Five Questions: The Man Who Solved the Market with Gregory Zuckerman

If I asked you to name the greatest investor of all time, you would likely immediately think of Warren Buffett. And there is good reason for that. Buffett has put up 20% annual returns since 1965, which is about double what the market returned over the same period. If you didn’t name Buffett, you might think of Peter Lynch, which would be another good choice. Lynch steered the Magellan Fund to a 29% return from… Read More

Charts that Scare Wall Street

A recent article in Bloomberg offers a compilation of what it calls “Wall Street’s chilling charts” that highlight ongoing concerns about high levels of corporate debt, volatile markets and the “ills in industrial sectors of the economy.” The charts are captioned by comments from industry professionals. Here is a sampling of the data and comments featured in the article: Quality: Jill Carey Hall of Bank of America Merrill Lynch says that quality has grown scarce… Read More

Netflix’s 23,000% Gain Isn’t the Century’s Top Performance

A $100 investment in Netflix at the beginning of the century would have landed you $23,000 today, but a recent article in MarketWatch reports that it’s the second-best performer. “Cost-estimating website took a look at some of the hottest stocks of the 21st century and found that, while the streaming giant has, indeed, enriched its shareholders, Monster Beverage dominates the competition in terms of returns over the past two decades.” As of October 22nd,… Read More

Nobel Laureate on Solving the ‘Nastiest, Hardest’ Problem in Retirement

A few decades ago, Nobel Prize-winning economist William Sharpe—creator of the Capital Asset Pricing Model (CAPM) and the return metric called the Sharpe ratio—turned his attention to the risk Americans face of potentially running out of money in retirement. This according to a recent article in Barron’s. Sharpe created a computer program that covered 100,000 retirement-income scenarios based on different combinations of life spans and investment returns for a retired couple—which is available in a… Read More

Stock Market Needs ‘Knights of Faith’

In a recent Wall Street Journal article, columnist Jason Zweig argues that it’s now easier for investors to recover losses after a market dip due to lower trading costs and advances in technology. Even though investors are facing a situation in which future stock returns “may well be lower than the past decade’s lavish annual average of nearly 14%,” Zweig writes, “we should thank our lucky stars for living at a time when we can… Read More

Tudor Jones Sees Growth Environment

At the Greenwich Economic Forum held earlier this month, billionaire hedge fund manager Paul Tudor Jones said equities are being bolstered in a big way by efforts to stimulate global economies. This according to a recent article in Bloomberg. Jones argued that low interest rates and budget deficit spending will be a “boon” for the markets: “I just look at the fiscal monetary mix, it’s the most stimulative that I think I’ve ever seen. It’s… Read More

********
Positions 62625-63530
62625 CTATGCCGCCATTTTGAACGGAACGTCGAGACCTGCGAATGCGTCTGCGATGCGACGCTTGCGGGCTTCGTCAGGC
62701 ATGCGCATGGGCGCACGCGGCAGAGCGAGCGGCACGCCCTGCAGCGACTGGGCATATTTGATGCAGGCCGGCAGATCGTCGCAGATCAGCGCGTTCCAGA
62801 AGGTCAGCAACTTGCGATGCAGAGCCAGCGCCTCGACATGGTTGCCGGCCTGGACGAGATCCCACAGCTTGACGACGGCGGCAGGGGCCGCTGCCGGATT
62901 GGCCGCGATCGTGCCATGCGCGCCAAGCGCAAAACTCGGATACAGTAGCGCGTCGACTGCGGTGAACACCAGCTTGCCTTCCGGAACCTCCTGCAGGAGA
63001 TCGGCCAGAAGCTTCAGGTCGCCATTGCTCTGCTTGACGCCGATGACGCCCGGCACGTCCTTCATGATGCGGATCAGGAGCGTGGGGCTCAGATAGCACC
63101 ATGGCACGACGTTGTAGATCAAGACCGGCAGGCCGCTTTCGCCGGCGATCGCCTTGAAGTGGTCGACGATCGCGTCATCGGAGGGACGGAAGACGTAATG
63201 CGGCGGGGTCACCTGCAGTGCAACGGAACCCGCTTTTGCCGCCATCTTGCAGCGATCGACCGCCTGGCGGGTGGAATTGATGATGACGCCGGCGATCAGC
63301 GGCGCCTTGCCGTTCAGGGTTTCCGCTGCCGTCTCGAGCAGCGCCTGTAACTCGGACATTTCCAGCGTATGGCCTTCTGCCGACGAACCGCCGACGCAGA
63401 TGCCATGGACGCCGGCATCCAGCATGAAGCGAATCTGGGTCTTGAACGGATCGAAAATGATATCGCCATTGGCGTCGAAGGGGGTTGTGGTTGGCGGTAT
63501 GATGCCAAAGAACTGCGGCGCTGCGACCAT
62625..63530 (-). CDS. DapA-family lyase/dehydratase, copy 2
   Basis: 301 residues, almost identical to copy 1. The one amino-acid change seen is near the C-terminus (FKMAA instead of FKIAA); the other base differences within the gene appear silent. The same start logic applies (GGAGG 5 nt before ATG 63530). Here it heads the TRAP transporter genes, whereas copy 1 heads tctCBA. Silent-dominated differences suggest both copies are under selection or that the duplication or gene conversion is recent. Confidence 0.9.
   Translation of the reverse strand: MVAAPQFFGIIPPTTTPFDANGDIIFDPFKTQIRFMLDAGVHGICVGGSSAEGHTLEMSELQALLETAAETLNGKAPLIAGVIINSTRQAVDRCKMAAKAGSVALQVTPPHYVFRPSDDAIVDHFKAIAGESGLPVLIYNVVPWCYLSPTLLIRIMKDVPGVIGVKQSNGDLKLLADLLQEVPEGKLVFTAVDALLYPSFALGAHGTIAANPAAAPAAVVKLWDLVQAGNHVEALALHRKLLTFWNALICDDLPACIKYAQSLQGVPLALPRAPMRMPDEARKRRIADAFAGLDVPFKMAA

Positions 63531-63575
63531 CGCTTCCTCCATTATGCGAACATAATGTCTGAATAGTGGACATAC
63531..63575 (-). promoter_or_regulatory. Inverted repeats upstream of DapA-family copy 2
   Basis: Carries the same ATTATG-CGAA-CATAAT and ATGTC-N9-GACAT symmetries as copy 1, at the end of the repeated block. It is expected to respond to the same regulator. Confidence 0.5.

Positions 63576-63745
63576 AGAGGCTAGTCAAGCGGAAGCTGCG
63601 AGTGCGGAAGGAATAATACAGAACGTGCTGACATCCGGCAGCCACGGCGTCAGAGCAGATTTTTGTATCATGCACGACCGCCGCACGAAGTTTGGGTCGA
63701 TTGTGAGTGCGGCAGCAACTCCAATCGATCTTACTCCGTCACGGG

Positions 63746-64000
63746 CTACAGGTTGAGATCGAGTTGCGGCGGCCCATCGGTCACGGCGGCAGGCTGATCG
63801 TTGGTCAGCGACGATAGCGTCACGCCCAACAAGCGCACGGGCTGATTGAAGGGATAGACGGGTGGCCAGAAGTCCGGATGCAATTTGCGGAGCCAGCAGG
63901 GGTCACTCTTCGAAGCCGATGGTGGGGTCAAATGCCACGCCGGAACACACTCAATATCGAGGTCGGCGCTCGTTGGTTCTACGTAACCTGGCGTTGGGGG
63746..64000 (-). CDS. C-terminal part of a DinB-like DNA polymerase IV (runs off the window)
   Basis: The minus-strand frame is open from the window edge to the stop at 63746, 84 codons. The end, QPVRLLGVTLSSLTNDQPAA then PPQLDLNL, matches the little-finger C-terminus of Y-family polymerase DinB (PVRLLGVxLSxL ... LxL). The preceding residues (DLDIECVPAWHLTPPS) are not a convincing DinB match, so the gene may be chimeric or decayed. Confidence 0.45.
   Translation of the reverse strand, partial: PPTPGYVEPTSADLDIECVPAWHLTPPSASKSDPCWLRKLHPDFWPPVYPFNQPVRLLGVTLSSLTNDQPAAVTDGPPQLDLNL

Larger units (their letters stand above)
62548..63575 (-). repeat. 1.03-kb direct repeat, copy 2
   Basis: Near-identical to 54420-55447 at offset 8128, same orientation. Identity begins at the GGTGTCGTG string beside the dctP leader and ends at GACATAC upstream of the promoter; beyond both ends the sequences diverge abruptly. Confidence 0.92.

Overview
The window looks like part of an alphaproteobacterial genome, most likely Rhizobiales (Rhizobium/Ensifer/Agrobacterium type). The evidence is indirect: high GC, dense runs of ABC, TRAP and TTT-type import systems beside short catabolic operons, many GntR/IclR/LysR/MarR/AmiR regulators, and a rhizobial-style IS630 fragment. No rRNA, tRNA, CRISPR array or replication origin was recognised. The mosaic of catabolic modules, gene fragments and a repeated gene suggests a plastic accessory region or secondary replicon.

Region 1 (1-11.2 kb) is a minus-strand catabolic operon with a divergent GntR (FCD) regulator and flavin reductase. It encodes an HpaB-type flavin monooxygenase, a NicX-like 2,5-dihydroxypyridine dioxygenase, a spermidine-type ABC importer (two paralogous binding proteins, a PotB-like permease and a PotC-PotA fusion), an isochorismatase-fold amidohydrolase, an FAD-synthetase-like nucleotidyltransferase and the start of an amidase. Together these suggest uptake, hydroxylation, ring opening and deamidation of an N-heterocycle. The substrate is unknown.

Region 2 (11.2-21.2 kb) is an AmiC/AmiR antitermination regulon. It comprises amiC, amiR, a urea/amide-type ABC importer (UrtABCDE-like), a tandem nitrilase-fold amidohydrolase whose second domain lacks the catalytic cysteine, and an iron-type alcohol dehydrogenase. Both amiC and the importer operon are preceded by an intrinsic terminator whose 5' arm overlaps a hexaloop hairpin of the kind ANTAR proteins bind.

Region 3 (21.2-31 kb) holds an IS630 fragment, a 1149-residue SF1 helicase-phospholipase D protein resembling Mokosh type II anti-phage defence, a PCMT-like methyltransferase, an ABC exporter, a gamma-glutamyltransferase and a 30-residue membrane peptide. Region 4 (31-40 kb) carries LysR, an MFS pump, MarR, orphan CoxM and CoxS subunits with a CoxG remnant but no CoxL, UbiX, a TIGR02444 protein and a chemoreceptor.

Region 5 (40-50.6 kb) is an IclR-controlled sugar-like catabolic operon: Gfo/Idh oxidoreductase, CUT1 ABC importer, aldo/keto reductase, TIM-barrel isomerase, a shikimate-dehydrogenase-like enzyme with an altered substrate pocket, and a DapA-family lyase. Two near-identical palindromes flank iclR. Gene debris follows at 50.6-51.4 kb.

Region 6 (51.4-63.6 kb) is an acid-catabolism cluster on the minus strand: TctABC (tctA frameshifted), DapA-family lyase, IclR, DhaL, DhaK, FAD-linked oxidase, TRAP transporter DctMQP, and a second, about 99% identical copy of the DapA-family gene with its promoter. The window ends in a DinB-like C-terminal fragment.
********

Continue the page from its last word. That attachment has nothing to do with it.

Gundlach Expects Trouble for U.S. Equities

In an interview with Finanz und Wirtschaft, DoubleLine CEO Jeffrey Gundlach expressed concern for U.S. equities as a result of the levels of government and corporate debt, arguing that investors must “brace for significant disruptions.’ Here are highlights from Gundlach’s comments: Investors should begin preparing for the next downturn now, even though we can’t know when it will come: “If you don’t start preparing now, you will maybe do better while the economy continues to… Read More

Most Stocks Lifted by Earnings Tides

Investors’ willingness to overlook earnings misses– and bid up shares of businesses that exceed earning expectations—is lifting the overall market. This according to a recent article in The Wall Street Journal. The article cites FactSet data showing that “shares of companies that topped analysts’ forecasts rose an average of 2% in the two days after reporting results, beating the five-year average of 1%.” It adds, “those that fell short have averaged a 2.1% pullback, below… Read More

Buffett’s Berkshire Hathaway See Record Profits and Cash

Berkshire Hathaway’s operating profit peaked in the third quarter, pushing the conglomerate’s 2019 net income to “a staggering $52 billion, making Berkshire the most profitable public company in the world.” This according to an article in Bloomberg. The article notes that Buffett also “has more cash than ever to play with: $128 billion. That’s the record which has Berkshire’s stock languishing as investors grapple with a question amid all the superlatives: what comes next?” CFRA… Read More

Jim Simons and the Best Hedge Fund Ever

In a recent Bloomberg article, columnist Barry Ritholtz reviews the new book by Wall Street Journal reporter Greg Zuckerman, “The Man Who Solved the Market: How Jim Simons Launched the Quant Revolution.” Ritholtz describes the book about Simons, a former math professor and code breaker for the Institute of Defense Analyses, as “compelling, filled with so many fascinating characters and new information, that it demands a review.” Author Zuckerman reportedly spent over two years researching… Read More